Let’s be clear. Go Set a Watchman is definitely written by Harper Lee — sharp humour, witty repartee, graceful phrasing, adult, educated vocabulary, and wonderful literary references — and nothing about it suggests that it could have been edited to create To Kill a Mockingbird — it is totally new.
It’s easy to see why Lee’s agent didn’t want to publish it in 1960. Even readers today are incensed at the idea that Atticus might be harbouring racist thoughts, which is, after all, what Jean Louise, age 26, thinks when she returns home for her 5th annual 2-week vacation. Read it through to the end to learn that Jean Louise needs to escape her childhood hero-worship of Atticus, think for herself, and to listen to people who don’t necessarily agree with her. Listen to what she hears at the courthouse during the Maycomb County Citizens’ Council, to her argument with Atticus, to the one with Hank, and the one with her uncle. Find out what she learns about herself, her father, and her beliefs.
Jean Louise is still rather naïve despite the fact she’s been living and working in New York City and she has grown up, been brought up to be, is colour blind. Not in the physical sense, but when she looks at people who are a different colour than her (or language, or accent, or religion, or whatever makes them different) she doesn’t see it — she sees a person. But she’s been away from Maycomb for several years, hasn’t seen the changes, and hasn’t heard the arguments. In this book, Jean Louise is telling the story in the era it’s happening — the fifties. She has returned to find changes she doesn’t understand, and because these changes are voiced by three of the people she loves most in the whole wide world, she doesn’t know how to debate with them, doesn’t know how to listen to their viewpoints — all she sees is that everything she has counted on, believed in, and thought she understood no longer holds true.
We meet many of the characters introduced to us in Mockingbird. Aunt Alexandra still has the same class consciousness she had when Scout was nine, as well as the futile desire for her to become the embodiment of Southern womanhood. Atticus is still highly respected for his “integrity, humor, and patience . . . His private character was his public character”. He is older and has arthritis but is coping. He believes in the law but also in States’ rights. Her Uncle Jack still speaks to her in circles while trying to convey important social truths and to get her to carefully think through what she knows and how it all relates.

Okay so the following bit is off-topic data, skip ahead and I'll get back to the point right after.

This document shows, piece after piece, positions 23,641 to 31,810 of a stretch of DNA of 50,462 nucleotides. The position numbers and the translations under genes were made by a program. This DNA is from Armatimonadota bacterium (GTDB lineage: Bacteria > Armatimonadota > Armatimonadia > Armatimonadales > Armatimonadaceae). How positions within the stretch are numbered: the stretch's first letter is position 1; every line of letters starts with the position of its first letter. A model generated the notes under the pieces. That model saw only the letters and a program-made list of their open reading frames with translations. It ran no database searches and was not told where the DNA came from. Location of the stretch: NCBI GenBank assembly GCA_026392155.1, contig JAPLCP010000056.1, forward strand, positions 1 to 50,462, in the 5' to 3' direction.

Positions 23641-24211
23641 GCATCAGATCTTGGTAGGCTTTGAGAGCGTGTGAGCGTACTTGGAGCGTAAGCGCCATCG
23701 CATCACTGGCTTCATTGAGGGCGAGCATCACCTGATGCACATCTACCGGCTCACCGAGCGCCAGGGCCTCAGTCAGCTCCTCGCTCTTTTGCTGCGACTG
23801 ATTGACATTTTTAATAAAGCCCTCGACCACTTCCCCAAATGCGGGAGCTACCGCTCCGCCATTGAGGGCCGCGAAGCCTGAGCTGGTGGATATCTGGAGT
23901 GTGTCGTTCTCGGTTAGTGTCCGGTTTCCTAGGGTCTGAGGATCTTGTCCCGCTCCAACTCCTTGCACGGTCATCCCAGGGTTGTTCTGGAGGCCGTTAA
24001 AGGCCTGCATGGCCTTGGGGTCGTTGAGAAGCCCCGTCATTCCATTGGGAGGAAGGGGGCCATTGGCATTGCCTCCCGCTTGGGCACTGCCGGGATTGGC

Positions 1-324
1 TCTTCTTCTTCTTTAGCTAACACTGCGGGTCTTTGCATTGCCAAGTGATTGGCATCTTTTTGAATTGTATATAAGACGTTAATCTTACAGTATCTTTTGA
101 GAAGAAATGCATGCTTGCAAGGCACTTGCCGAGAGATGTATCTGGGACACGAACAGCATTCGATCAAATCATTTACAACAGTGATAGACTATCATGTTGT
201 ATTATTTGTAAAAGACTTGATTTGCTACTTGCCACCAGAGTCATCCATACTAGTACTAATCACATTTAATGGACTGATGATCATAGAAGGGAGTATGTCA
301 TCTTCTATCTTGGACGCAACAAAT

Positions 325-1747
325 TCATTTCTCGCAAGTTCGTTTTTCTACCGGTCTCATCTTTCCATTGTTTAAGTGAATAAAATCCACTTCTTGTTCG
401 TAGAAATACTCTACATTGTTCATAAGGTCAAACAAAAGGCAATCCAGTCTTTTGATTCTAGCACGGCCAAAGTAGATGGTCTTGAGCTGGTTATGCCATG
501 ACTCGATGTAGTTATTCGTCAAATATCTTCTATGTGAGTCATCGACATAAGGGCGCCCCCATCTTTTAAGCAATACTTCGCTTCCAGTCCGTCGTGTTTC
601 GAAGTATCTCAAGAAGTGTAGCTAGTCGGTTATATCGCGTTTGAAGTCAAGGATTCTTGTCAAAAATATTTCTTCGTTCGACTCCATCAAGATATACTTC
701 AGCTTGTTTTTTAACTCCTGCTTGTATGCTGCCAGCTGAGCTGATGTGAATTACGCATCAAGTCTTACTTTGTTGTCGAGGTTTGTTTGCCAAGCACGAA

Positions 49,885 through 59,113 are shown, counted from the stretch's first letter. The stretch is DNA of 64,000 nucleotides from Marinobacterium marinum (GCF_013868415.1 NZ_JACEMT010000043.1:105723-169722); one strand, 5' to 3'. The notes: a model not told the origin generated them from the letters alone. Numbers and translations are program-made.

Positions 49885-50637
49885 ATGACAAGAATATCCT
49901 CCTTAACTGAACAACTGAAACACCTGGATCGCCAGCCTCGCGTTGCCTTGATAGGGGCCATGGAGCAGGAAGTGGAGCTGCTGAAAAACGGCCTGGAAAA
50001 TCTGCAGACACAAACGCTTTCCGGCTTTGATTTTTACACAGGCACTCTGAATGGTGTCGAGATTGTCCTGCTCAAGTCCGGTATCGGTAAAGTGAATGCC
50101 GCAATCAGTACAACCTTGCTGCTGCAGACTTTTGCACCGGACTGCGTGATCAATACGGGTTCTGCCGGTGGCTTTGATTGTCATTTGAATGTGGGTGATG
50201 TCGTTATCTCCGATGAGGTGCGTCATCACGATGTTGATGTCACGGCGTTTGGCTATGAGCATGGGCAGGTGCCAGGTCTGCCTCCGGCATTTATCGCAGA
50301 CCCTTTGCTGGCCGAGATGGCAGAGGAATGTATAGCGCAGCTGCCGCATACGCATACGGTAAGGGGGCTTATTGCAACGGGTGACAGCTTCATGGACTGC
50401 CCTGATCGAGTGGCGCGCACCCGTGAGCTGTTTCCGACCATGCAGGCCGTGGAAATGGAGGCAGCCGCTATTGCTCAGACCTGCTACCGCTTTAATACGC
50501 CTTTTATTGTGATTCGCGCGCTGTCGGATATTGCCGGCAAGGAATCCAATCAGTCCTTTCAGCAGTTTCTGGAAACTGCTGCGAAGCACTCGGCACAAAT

We see in flashbacks to her childhood persona of Scout, her teen years with its times of sadness, times of naïveté that made her totally desperate, and times of creativity that became exactly the worst possible moment only to turn at the last minute into gales of laughter and relief. We see times of support and tenderness during which Calpurnia played a huge role. We learn that Jem “dropped dead in his tracks” in the town square one day and when Jean Louise is standing in the square, she shudders with the realization that she’s standing in the very spot he died. We learn about the young man across the street, Hank Clinton, who was the same age as her brother Jem, his best friend, who spent his summers elsewhere but grew up to love her. He has become like a member of the family. Atticus has taken him under his wing from the time his mother died, and, in turn, Hank has become his legs and hands in the law firm and in his personal life. He also seems to have a clear handle on who Jean Louise is:
She was easy to look at and easy to be with most of the time, but she was in no sense of the word an easy person. . . She was a person who, when confronted with an easy way out, always took the hard way.
But he just might not have a complete handle on who she is and what she wants.
Some of the best writing in the novel is when Aunt Alex’s coffee club ladies (Jean Louise calls them ‘magpies’) come over. Jean Louise is picking up snatches of various conversations from the two rows of women whom she divides in her mind into little groups: the Newlyweds, the Diaper set, the Light Brigade, and the three Perennial Hopefuls. The separate thoughts run together:
I never in all my life . . . saw that marvelous picture . . . with old Mr. Healy . . . lying on the mantelpiece in front of my eyes the whole time . . . is it? Just about eleven, I think . . . she’ll wind up gettin’ a divorce. After all, the way he . . . rubbed my back every hour the whole ninth month . . . would have killed you. If you could have seen him . . . piddling every five minutes during the night. I put a stop . . . to everybody in our class except that horrid girl from Old Sarum. She won’t know the difference . . . between the lines, but you know exactly what he meant.
Hilarious juxtaposition! And there’s much more!
Watchman may not be what you expected, it may leave you unsettled, you may find it offensive where the innocent eyes that related Mockingbird told a similar story of a different time tucked into family memories of a 9-year-old, but it is the perfect companion to Mockingbird, it is wonderful writing, it is well worth reading, and it is most definitely, Harper Lee. * * * * *